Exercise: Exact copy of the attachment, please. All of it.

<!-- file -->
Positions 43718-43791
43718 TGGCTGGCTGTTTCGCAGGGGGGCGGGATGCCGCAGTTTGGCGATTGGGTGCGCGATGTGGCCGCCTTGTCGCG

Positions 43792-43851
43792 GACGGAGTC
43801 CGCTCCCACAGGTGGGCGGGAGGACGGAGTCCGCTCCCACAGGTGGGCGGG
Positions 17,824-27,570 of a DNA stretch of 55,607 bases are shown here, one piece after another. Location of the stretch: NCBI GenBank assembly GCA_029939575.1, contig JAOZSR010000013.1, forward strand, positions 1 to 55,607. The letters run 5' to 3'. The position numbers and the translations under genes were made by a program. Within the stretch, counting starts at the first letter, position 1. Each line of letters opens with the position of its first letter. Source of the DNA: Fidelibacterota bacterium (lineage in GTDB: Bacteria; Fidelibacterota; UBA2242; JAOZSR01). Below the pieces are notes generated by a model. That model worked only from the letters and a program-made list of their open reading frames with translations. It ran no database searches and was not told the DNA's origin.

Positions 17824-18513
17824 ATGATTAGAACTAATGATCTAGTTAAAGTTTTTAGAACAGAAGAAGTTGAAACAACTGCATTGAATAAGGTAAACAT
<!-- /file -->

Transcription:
Positions 43718-43791
43718 TGGCTGGCTGTTTCGCAGGGGGGCGGGATGCCGCAGTTTGGCGATTGGGTGCGCGATGTGGCCGCCTTGTCGCG

Positions 43792-43851
43792 GACGGAGTC
43801 CGCTCCCACAGGTGGGCGGGAGGACGGAGTCCGCTCCCACAGGTGGGCGGG
Positions 17,824-27,570 of a DNA stretch of 55,607 bases are shown here, one piece after another. Location of the stretch: NCBI GenBank assembly GCA_029939575.1, contig JAOZSR010000013.1, forward strand, positions 1 to 55,607. The letters run 5' to 3'. The position numbers and the translations under genes were made by a program. Within the stretch, counting starts at the first letter, position 1. Each line of letters opens with the position of its first letter. Source of the DNA: Fidelibacterota bacterium (lineage in GTDB: Bacteria; Fidelibacterota; UBA2242; JAOZSR01). Below the pieces are notes generated by a model. That model worked only from the letters and a program-made list of their open reading frames with translations. It ran no database searches and was not told the DNA's origin.

Positions 17824-18513
17824 ATGATTAGAACTAATGATCTAGTTAAAGTTTTTAGAACAGAAGAAGTTGAAACAACTGCATTGAATAAGGTAAACAT